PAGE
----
Wednesday, November 2, 2011

And then I discovered straight lines

So far I have done only "reality" drawings on my iPad. That is, portraying only things I am actually looking at, whether landscape or buildings or interiors. But my attempts at depicting buildings continued to look messy and imprecise because I did not have a "ruler" to draw straight lines. But lo and behold, in the controls for Autodesk Sketchbook Pro, I found a tool to draw not only ruler-straight lines, but frames and blocks and circles and ovals as well. So now when I draw a window, I don't have to draw the frame free-hand unless I want to. I want to draw things that look like what digital master artist Robh Ruppel draws. His architectural scenes are amazing, and at least some of them are drawn on an iPad.

The window you see here is in the music room of my parents' house, over the piano. This used to be a really nice room until it became jammed with my father's hoarded clutter. No one can do anything about it now. You can see overgrown foliage and some fall leaves out the window. The fall colors in New England this year were surprisingly dull, due to heavy rains in August and September.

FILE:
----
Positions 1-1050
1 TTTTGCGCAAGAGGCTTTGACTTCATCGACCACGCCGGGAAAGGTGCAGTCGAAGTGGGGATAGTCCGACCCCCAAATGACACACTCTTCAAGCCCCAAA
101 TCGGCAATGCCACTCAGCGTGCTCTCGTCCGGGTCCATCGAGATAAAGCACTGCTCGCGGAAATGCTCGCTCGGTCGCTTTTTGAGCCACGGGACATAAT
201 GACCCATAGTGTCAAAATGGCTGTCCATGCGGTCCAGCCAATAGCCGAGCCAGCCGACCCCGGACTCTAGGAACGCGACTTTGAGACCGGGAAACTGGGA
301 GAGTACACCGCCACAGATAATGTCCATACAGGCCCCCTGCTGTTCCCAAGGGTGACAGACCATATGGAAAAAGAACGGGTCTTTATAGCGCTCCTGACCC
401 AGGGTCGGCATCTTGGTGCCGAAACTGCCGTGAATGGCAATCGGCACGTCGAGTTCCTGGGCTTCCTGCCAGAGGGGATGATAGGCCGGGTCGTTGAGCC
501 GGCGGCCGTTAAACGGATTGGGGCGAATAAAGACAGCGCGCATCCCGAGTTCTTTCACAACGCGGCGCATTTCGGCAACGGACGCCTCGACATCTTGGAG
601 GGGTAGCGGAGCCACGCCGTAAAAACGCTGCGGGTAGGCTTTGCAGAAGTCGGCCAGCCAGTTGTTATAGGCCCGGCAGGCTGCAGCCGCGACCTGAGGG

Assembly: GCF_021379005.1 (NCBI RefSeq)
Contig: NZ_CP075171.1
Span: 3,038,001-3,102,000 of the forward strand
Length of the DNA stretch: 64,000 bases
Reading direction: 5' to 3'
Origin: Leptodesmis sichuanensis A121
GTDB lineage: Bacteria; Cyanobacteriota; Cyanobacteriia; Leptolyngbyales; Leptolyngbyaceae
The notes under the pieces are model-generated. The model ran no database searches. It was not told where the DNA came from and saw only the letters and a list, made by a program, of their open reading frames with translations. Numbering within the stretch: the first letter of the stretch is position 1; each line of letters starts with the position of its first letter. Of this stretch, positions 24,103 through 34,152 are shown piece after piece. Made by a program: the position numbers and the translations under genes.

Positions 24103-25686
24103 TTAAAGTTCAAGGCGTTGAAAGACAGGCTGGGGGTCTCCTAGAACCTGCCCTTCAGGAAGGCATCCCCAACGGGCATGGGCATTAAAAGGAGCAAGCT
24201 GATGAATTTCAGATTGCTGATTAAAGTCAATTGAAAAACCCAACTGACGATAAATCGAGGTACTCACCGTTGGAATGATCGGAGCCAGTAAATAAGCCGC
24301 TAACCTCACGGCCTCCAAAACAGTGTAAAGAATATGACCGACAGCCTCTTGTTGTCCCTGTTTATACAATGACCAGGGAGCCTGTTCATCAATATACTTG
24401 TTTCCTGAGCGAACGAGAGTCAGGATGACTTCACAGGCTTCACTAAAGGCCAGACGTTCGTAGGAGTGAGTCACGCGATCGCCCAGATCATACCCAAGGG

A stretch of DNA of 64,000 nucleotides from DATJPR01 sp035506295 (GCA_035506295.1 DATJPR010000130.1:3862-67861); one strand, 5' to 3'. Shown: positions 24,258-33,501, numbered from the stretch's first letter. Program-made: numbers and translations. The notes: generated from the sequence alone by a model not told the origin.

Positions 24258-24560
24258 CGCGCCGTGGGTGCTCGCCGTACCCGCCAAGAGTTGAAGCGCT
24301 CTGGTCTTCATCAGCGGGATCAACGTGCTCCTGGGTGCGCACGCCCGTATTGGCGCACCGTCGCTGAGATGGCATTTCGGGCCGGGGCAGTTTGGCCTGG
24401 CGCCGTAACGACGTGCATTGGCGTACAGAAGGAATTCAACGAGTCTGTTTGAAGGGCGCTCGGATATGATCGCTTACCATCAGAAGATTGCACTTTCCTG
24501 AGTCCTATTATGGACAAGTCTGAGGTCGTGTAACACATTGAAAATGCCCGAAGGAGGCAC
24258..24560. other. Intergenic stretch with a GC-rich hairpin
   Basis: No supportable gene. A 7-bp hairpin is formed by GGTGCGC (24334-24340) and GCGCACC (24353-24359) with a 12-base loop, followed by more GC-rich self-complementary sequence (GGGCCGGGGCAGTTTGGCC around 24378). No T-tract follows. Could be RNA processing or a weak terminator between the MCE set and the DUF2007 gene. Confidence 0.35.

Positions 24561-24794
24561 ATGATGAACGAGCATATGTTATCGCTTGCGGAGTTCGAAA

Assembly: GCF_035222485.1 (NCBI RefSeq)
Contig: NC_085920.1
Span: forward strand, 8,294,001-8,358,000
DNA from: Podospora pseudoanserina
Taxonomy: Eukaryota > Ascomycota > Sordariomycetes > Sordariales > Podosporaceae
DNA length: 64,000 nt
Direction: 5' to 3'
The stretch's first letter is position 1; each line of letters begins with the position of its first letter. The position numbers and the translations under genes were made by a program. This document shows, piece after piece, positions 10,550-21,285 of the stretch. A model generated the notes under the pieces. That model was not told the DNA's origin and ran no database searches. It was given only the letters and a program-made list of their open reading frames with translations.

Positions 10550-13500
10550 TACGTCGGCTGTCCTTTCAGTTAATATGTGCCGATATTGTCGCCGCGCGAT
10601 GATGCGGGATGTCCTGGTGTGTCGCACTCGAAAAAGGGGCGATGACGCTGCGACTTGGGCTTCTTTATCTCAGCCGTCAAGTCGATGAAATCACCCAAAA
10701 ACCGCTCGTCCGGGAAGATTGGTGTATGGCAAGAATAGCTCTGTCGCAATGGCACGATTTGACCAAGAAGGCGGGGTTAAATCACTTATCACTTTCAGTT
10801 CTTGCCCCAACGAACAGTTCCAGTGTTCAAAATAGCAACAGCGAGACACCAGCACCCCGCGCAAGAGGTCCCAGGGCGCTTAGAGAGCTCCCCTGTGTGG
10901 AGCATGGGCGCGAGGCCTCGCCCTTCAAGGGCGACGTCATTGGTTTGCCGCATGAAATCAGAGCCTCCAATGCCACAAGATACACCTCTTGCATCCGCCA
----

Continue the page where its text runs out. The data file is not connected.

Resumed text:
Autodesk Sketchbook Pro, October 2011.


Tristan Alexander said...

And why are you impressed by the "work" of someone who can use an automated program to draw/paint half or more of his work? To me if it is not freehand WHY shoudl anyone be inpressed with it and why should it be considered art at all?

Pyracantha said...

Tristan: If you're an industrial or architectural artist, you use a ruler, T-square, and triangle. Digital art uses the same tools, but they are virtual. I'm trained as an architectural artist and I believe that a cityscape or rendering of buildings can be art no matter what tools are used. Straight lines do not have to be "mechanical."